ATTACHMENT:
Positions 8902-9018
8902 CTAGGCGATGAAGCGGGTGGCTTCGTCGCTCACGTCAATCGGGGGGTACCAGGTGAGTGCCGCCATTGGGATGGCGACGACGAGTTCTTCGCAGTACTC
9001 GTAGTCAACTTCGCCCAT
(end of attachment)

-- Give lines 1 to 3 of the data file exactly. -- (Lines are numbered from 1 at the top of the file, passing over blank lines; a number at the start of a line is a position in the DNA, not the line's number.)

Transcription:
Positions 8902-9018
8902 CTAGGCGATGAAGCGGGTGGCTTCGTCGCTCACGTCAATCGGGGGGTACCAGGTGAGTGCCGCCATTGGGATGGCGACGACGAGTTCTTCGCAGTACTC
9001 GTAGTCAACTTCGCCCAT